Facebook-free day : what if we all took a break?

According to recent statistics (Google Play), Facebook is the third most downloaded social network in the world in 2021, after Tik Tok and Instagram. In the United States, with 47 million downloads, it is among the top five, after Snapchat (56 million) and before Discord (32 million).

If the mentioned applications challenge Facebook enormously, it should be noted that the latter remains one of the oldest and most used networks in the world. With 2.9 billion users in 2022, Facebook's population is comparable to the population of China and India combined. 

With such a large audience, why would anyone talk about doing a day without Facebook?

Would the platform launched in 2004 by Mark Zuckerberg be a kind of Dr. Jekyll & Hyde, i.e. a network with two faces? In short, what's the point of doing a day without the application?

What you need to know is that the world day without Facebook is held every February 28. It was launched by Internet users to allow us to have some distance from the network.

The social network is part of our life habits: we visit it several times a day to see the publications of friends, to make statuses, to watch videos, etc. We communicate our private information, we use it to communicate with other people, and we use it to communicate with our friends. We communicate our private information, indicating our geographical location or what we ate for dinner. It has become almost a drug, many can't live without it.

Cases of censorship and scams have become legion on Facebook

Censorship has grown since 2020, forcing Internet users to be a little more careful. By using abusive, hateful or racist comments, users receive warnings. In case of recurrence, the page is suspended for a few days depending on the seriousness of the act, at least according to the assessment of the moderators of the platform.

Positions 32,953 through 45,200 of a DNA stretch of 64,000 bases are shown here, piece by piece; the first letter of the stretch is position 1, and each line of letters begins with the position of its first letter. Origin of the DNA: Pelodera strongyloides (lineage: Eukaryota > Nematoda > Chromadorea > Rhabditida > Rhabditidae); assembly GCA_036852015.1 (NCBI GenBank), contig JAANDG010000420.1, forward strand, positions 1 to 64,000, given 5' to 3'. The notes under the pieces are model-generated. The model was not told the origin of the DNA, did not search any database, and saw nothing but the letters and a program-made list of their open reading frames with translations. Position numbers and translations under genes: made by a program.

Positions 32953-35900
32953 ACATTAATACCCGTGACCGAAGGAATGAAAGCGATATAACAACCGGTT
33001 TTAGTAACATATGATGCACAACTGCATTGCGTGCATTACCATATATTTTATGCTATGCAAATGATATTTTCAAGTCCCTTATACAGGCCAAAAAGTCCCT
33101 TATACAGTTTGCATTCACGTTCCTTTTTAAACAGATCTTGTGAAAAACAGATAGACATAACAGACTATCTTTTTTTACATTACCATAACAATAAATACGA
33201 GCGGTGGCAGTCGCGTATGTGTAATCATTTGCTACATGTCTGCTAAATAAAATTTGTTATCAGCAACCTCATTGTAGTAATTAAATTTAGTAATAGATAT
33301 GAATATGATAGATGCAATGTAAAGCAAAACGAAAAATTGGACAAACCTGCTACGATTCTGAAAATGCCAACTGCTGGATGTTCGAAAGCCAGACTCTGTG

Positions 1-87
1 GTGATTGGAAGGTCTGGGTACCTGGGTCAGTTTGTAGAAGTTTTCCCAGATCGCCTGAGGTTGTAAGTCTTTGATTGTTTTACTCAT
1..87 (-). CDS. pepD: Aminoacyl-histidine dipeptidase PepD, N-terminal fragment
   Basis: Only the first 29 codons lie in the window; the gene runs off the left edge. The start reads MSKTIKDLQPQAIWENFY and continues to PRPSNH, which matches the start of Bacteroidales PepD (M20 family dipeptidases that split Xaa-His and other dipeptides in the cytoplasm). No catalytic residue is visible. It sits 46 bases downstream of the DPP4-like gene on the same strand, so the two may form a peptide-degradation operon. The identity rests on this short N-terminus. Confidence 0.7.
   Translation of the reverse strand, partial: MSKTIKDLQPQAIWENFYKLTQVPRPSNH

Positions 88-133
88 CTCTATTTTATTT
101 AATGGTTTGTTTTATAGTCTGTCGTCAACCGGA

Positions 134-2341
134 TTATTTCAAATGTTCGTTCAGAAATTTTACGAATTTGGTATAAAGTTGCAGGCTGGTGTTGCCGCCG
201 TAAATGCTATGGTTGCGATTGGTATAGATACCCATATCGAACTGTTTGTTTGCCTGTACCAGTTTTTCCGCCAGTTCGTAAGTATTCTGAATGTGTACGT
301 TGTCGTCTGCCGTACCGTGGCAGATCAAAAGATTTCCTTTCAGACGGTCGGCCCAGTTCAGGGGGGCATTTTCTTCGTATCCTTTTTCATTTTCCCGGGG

Moderators do not hesitate to block accounts that do not go against the rules of Facebook. The organizers of the World No-Facebook Day paid the price when the event pages created in three languages (English, French, Spanish) were deleted.

Samuel, 30 years old, admits: "I don't feel free on Facebook anymore, I have to be careful with the words I use, it's frustrating; even if on the one hand it leaves room for the imagination to say what I want to express in other words"

Scams have also developed, leaving no one safe, as both teenagers and adults are victims. The numerous security problems observed as well as the exploitation of users' personal data, which is a subject of debate, contribute to tarnishing the image of this network, which is intended to be stricter.
More than the other editions, this eleventh edition is undoubtedly an opportunity for users to show that they do not always agree with the rules imposed by the network. Today more than ever, it is a question of showing one's independence from the platform.



Vanessa Ntoh